U.S. President Joe Biden has chosen to finish what his predecessor started in Afghanistan and surrender to the Taliban. Unlike former President Donald Trump, however, Biden may not even have the so-called peace process in Afghanistan to point to as an excuse for abandoning an elected Afghan government made possible by American blood and treasure.
A day before word of Biden’s decision to withdraw by Sept. 11 leaked to the press, the Taliban announced it will not participate in peace talks in Turkey. That means the U.S. will be leaving Afghanistan’s government to fend for itself in the midst of a civil war.
This is an ideal opportunity for a hobbled al-Qaida to rebuild. The Biden administration doesn’t see it that way. Speaking to reporters on Tuesday, a senior administration official said the U.S. will still fight al-Qaida even after its forces have left Afghanistan. “We believe that we retain substantial military and intelligence capabilities to disrupt the broader capacity of al-Qaida to successfully reconstitute the sustained homeland threat to the United States,” the official said.
In practice, that means the Biden administration expects to base an arsenal of drones, sensors and counterterrorism personnel in Pakistan, from where it can launch strikes on al-Qaida in Afghanistan.
This plan depends on a Pakistani government that has spent most of the Afghanistan war harboring and funding the Taliban. This is the same government that imprisoned the brave doctor who assisted the CIA in locating Osama bin Laden in 2011.
Another problem with this strategy is that the U.S. will lose the human assets necessary to track al-Qaida and other jihadis in Afghanistan. What chances are there that Afghans who oppose al-Qaida will risk their own lives to aid a superpower that has left the country to fend for itself against the Taliban? Fred Kagan, a senior fellow at the American Enterprise Institute, who has conducted numerous in-depth military studies of the U.S. mission in Afghanistan since the 2000s, told me: “The U.S. cannot conduct meaningful counterterrorism operations from hundreds of miles away over the sovereign territory of Pakistan against al-Qaida groups.”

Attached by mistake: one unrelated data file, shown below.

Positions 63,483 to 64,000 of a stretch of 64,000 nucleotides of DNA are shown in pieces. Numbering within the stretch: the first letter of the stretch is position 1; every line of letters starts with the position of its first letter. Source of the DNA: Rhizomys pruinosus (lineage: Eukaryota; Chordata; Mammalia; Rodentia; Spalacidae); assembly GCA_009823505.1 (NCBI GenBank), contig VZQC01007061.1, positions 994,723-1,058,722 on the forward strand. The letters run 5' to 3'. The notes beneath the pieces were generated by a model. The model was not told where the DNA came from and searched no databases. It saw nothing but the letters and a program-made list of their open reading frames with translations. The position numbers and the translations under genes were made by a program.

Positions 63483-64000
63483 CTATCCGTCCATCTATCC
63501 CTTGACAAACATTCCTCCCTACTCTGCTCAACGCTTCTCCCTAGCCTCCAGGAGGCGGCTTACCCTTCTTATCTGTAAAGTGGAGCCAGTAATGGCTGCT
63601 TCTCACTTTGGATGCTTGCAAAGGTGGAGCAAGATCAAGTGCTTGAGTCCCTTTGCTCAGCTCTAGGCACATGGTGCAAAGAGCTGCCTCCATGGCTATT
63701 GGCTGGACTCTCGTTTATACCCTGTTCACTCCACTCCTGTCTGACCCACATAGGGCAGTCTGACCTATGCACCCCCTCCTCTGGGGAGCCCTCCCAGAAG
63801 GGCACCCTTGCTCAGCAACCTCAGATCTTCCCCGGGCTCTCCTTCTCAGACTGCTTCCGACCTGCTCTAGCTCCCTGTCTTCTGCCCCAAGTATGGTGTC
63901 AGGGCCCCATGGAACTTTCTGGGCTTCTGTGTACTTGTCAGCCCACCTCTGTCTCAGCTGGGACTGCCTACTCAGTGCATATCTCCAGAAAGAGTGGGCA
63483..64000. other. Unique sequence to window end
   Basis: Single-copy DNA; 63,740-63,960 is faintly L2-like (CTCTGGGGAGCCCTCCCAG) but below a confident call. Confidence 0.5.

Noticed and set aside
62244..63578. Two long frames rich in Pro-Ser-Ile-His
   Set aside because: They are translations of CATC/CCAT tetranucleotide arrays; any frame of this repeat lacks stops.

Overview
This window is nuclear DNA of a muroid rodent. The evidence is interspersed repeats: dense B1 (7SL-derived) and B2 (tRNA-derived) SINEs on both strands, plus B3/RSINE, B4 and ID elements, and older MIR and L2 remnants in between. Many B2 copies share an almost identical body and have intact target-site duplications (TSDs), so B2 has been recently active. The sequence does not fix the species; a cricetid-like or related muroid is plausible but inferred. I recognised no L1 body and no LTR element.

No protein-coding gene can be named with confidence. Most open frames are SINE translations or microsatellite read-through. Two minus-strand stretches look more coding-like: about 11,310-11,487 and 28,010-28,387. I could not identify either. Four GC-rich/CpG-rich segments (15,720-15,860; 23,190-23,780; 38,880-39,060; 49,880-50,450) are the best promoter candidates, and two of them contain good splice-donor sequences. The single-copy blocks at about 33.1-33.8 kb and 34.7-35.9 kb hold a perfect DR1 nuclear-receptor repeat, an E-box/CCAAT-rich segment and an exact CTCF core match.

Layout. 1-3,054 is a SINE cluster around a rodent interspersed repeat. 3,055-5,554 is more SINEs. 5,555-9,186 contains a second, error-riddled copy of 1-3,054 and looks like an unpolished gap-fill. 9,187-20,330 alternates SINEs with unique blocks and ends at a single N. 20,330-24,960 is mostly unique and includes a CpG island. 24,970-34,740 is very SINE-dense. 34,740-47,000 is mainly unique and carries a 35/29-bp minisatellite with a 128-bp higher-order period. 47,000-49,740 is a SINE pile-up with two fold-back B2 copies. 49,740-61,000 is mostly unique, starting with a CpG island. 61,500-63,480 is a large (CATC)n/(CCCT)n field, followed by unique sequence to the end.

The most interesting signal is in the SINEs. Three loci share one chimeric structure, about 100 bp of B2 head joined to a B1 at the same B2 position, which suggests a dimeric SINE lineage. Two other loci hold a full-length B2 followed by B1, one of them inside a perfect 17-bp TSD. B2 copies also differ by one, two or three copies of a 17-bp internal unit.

The happy talk about being able to counter al-Qaida once the U.S. leaves is not the only reality-challenged promise Biden will make to sell his Afghanistan surrender. There is also the fate of Afghan women. A recent virtual conference on women in Afghanistan featured some of the activists included in the Kabul government’s negotiation team. They warned that a withdrawal now would risk two decades of gains for Afghan women.
It’s easy to see why. If the Taliban takes over the rest of the country, it will turn back the clock to the time before the U.S. invasion. Women will not be allowed to participate in most aspects of public life. Girls will not be allowed to attend schools. Violators of these dictates will risk prison or worse. The Biden administration knows this. The senior official who briefed reporters said that in the last 20 years, the number of children in school has gone from fewer than 900,000 in 2001, almost all of them boys, to 9.2 million today, 3.7 million of them girls.
Unfortunately the Biden administration’s plan to protect those gains relies on sanctions and censure. For example, the U.S. will withhold diplomatic recognition of the Taliban government if it chooses to rule Afghanistan the way it runs its shadow state. It will continue to apply sanctions on Taliban officials that abuse human rights. That might work against an adversary that cared about international recognition or economic growth. But the Taliban is a violent cult that cares only about imposing Islamic rule at any cost.
For more than a decade, the U.S. has faced a terrible choice in Afghanistan: Continue to fight the Taliban to a stalemate, or leave and watch the collapse of the elected government in Kabul. Trump tried to end the Afghanistan war but never did. The only question for Biden is whether he understands that his decision amounts to surrender.
Eli Lake is a Bloomberg Opinion columnist covering national security and foreign policy.
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